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Onno Boxma, emeritus professor of Stochastic Operations Research at Eindhoven University of Technology, is the inaugural Blackwell Prize winner. This award of the INFORMS Applied Probability Society recognizes fundamental and sustained career contributions within the area of Applied Probability.

Over the course of his career, Onno Boxma has established himself as a global leader within the Applied Probability community, who has made seminal contributions to queueing theory. In particular, his research on analytic methods in queueing theory, polling systems and conservation laws, heavy-tailed stochastic systems, and the analysis of queues and risk models fed by Lévy processes all comprise deep and influential work that has had profound impact on the field. Specifically, his monograph on boundary value analysis of queueing systems, co-authored with J.W. Cohen, remains a fundamental reference on this powerful approach, and includes a beautiful non-product characterization of the stationary distribution of an important coupled processor model.

In the late eighties, he was the first to establish crucial work decomposition properties and pseudo-conservation laws for multi-class queueing systems and so-called polling systems in particular. The ideas developed within this body of work were later generalized to polyhedral characterizations of the achievable performance for multi-class queueing systems, and they continue to find application today in areas as diverse as wireless random-access communication networks and smart transportation systems.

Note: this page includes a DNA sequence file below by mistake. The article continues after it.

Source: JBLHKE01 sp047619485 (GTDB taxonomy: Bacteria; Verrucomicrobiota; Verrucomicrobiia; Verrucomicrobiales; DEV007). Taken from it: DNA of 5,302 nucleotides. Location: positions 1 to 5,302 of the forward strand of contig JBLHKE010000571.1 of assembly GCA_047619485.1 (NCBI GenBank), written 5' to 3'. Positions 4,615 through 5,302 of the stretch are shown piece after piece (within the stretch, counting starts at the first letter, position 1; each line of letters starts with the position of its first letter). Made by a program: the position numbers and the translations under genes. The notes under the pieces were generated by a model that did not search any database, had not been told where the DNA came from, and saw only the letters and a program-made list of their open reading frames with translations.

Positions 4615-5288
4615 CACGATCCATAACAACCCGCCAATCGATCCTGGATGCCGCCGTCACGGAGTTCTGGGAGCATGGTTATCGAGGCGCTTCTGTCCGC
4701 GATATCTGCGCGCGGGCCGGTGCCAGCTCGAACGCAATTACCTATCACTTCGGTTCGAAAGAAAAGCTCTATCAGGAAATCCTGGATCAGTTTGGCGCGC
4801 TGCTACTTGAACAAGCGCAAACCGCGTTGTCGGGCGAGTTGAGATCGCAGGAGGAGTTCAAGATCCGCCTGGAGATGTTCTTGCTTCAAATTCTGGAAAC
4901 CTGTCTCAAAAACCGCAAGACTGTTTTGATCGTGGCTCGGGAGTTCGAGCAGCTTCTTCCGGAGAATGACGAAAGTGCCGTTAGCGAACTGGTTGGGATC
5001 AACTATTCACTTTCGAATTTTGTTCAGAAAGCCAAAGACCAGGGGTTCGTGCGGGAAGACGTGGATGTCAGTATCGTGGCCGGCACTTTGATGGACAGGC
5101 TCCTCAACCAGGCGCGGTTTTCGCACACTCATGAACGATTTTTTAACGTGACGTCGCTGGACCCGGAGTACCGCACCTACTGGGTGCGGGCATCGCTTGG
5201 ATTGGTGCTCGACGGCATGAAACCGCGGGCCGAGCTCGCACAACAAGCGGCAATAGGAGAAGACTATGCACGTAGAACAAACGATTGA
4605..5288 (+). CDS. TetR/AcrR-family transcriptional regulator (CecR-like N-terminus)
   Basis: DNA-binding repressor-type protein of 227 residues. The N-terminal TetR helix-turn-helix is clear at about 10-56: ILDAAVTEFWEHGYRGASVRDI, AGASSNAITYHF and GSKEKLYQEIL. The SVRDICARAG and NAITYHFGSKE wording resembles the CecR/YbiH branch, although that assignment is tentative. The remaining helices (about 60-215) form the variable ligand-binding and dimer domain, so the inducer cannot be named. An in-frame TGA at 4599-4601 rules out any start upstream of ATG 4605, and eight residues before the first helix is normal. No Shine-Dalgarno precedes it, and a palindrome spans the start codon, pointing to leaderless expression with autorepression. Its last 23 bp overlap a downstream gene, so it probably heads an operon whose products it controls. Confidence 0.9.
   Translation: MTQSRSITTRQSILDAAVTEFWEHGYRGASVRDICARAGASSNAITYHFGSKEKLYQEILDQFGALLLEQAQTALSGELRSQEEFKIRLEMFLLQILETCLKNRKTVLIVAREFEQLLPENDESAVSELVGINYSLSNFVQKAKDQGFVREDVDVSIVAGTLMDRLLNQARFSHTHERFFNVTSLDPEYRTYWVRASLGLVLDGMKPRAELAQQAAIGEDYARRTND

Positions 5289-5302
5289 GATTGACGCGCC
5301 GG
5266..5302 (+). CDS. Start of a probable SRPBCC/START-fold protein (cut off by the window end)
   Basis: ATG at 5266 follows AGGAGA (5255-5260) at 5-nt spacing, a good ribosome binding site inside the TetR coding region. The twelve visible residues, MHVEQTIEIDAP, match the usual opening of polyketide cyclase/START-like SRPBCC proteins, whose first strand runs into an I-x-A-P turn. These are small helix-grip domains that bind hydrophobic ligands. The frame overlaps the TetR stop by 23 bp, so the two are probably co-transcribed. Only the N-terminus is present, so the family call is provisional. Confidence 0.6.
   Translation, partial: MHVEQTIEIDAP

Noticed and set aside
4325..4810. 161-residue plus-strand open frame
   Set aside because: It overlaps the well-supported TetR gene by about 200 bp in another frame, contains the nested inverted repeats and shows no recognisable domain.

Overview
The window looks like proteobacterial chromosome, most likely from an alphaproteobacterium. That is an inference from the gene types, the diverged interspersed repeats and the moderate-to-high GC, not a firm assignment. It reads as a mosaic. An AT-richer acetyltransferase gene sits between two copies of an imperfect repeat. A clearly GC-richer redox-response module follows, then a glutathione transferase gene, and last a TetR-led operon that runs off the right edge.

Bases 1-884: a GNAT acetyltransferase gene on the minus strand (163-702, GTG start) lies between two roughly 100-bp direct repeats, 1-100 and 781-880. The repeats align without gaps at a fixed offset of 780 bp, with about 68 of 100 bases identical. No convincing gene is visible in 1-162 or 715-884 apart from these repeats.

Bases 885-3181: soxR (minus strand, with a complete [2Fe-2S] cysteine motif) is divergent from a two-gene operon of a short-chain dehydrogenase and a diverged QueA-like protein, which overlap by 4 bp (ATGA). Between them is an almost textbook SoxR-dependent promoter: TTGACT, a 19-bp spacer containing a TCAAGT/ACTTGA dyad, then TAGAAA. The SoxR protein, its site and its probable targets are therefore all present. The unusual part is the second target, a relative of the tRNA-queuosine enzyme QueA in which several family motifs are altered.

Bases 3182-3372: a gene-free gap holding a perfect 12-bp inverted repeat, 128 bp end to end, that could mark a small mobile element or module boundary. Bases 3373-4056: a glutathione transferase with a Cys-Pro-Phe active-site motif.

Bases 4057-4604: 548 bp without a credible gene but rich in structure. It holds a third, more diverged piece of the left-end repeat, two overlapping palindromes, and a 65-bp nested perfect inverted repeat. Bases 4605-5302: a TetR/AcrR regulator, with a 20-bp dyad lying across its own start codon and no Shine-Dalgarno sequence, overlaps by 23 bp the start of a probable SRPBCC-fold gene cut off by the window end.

Peter Glynn (left), chair of the Blackwell prize committee and Onno Boxma (right)

Within the domain of heavy-tailed queues, Onno Boxma brought classical Tauberian theorems to bear on this application area, as well as more probabilistic sample path methods, in developing deep insights into the interplay between tail behavior and scheduling. His more recent research has focused on the interface between queueing, risk theory, Markov additive processes, and Lévy processes, and has led, for example, to novel identities for a class of two-dimensional reflected Lévy processes, which appear new (and promising) even in the special case of reflected Brownian motion.

Onno Boxma has further made many leadership contributions to the field. His role in training an entire generation of graduate students, many of whom are now established professors and have branched out in multiple directions, places him squarely as the "founding father" of the Dutch Queueing Theory school. He also has been of great service to the international community, as a founder and director of EURANDOM, as Editor-in-Chief of Queueing Systems, and as an organizer of many of the key conferences that have served a critical role within the community.

In 2019 we had an interview with Onno Boxma after he received a royal decoration on the 26th of April 2019. You can read the full interview (in Dutch) here. A short summary was published on the Network Pages.